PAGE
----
How To Create Sliding Doors With CSS

By Arpan Dhandhania

Introduction

Of all the navigation types used today, the most popular is arguably the tabbed navigation bar. In its nascent years, web developers would stack images into table cells to build the navigation bar. Then came CSS, and using an unordered list styled with CSS became de facto standard. The trend was to use as little images as possible and use CSS styling properties instead. The problem with that method is that the design is restricted to what CSS allows you to do. Newer versions (CSS3)  offers the ability to stack layers of background images so they are sliding over each other to create a Sliding Door effect. This meant that we might be able to have the best of both worlds - keep the page light by limiting the use of images and at the same time reuse one image to display a beautiful navigation bar.

Figure 1

Fig. 1 - Regular Tabbed Navigation

The best part is that we can reuse most of the markup and styling that we use in the above example. At the end of this article, you will learn how you can convert the above navigation to look like the one below.

Figure 2

Fig 2 - Rounded Tabbed Navigation

Various Techniques

There have been several techniques that have been tried and have failed when it comes to creating tabbed menus. Creating an image with the tab label seems the easiest, but when you want to have 3 states for each tab - active, hover and inactive, then it becomes an engineering headache. The next solution was to use a graphic without the text and overlay the text on the button. That seemed to work, but then you had to have multiple sizes of the buttons for different labels and then since on the web you can't be sure what font will be used, very often the tabs looked quite messy. After all this people gave up on making the navigation look fancy and preferred to have a functional text-based boxy tabbed bar (like the one in the first screenshot).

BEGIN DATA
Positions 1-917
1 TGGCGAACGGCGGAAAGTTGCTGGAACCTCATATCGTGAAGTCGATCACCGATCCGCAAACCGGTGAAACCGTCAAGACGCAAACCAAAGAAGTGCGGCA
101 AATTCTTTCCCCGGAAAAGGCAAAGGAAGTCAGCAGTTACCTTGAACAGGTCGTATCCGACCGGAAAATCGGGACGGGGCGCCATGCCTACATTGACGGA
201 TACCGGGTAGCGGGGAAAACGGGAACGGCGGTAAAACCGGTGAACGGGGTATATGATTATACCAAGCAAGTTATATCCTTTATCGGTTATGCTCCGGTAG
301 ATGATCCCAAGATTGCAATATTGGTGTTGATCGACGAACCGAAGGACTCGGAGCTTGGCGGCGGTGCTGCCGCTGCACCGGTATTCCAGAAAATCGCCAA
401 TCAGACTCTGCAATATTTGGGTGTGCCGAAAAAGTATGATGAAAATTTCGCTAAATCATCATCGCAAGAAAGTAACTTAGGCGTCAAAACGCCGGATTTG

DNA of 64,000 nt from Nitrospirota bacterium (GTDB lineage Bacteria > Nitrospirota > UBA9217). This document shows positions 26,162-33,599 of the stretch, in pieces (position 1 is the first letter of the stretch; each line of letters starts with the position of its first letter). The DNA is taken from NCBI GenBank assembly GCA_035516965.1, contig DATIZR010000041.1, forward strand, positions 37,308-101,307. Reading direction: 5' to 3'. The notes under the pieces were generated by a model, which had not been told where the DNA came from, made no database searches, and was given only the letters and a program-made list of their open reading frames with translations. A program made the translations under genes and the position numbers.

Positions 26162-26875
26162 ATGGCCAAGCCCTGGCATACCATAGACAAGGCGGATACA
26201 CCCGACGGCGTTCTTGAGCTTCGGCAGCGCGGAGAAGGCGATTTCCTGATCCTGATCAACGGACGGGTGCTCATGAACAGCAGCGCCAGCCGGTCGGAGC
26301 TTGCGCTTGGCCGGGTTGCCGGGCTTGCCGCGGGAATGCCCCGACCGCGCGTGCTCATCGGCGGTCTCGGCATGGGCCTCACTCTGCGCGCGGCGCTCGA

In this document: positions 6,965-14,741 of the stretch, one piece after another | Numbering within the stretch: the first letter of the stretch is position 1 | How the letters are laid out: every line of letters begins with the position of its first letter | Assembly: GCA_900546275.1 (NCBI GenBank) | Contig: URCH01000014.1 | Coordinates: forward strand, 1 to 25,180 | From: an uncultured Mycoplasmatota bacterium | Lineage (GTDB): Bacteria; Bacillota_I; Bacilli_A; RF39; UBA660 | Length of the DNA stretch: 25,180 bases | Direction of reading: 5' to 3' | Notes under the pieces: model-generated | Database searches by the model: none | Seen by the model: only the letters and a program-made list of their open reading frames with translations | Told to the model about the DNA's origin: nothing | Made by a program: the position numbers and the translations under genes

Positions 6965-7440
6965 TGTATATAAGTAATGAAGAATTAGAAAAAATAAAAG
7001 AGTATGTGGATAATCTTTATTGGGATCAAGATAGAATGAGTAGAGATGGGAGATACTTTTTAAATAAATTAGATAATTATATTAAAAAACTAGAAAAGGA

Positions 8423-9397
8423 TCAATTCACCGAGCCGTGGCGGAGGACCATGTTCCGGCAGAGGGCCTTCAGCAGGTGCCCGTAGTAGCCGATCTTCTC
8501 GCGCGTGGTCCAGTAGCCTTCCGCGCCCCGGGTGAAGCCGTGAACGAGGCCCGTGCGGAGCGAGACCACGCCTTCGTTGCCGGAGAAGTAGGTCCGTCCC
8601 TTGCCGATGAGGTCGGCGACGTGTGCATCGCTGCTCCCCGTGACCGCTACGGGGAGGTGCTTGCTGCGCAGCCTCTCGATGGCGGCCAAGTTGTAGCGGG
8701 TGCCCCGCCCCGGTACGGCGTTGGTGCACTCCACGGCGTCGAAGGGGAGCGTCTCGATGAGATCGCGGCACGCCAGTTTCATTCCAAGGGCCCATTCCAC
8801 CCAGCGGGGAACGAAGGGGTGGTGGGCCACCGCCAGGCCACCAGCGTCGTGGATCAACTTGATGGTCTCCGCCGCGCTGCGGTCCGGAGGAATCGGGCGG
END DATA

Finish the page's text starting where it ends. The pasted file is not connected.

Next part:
Enter the Sliding Doors

This technique is very simple. It resolves the problem of fixed width images for the tabs. While making the graphic, imagine a tab that is really long - in other words, make the tab graphic wider that you need. You might be wondering what you are going to do with such a large tab, but hold that thought.

The sliding door technique basically uses two images stacked up next to each other. One image is long over which the text is laid and the other image closes the other side. We use the background image property because it hides the overflow and only shows the width specified, and the other image slides over it to define the other end. That is why its called the sliding door technique. Here is a screenshot of how the image is split.

Figure 3

Fig. 3

With the CSS background position property, we create one image and reuse it for the both elements. The image looks like this:

Figure 4

Fig. 4 - Graphic used for the tab

The markup for the navigation is quite simple. For example:

Presuming you know how to show the unordered list inline, I will move ahead. The addition to this markup is the span tag inside the anchor tags. As shown in figure 3, we will use the left part of the image (in figure 4) as the background for the anchor tag and give it some padding so that the left edge of the tab shows. The span inside the anchor tag will use the right edge of the image as its background. The span's image will over lay that of the anchor tag, but since they are both the same image, it doesn't matter. As long as the image is wide enough to fit the text inside it, we have no problem.

The Style

The sliding doors technique requires you to style 2 elements: the anchor tag and the span inside it. The key property here is background.

#navigation li a {
display: inline-block;
background: url(images/bg_tab.png) no-repeat top left;
padding-left: 15px;
}

#navigation li a span {
display: inline-block;
height: 46px;
background: url(images/bg_tab.png) no-repeat top right;
padding: 12px 15px 8px 0;
}

Styling Buttons

The sliding doors technique isn't limited to tab navigations. You can use it in many cases such as if you want to box some content inside a fancy looking pattern that you can do with plain CSS, or to display buttons. Here are the screenshots of how you will build flexible width buttons using the sliding doors technique.

Figure 5

Fig. 5 - Bits used to create a button
Figure 6

Fig. 6 - Example of the buttons

Conclusion

So that's how sliding doors work. Ever since I discovered this technique, I have been trying to use it everywhere because it simplifies the markup as well as allows me to reuse images, and creating the graphics is also so simple.



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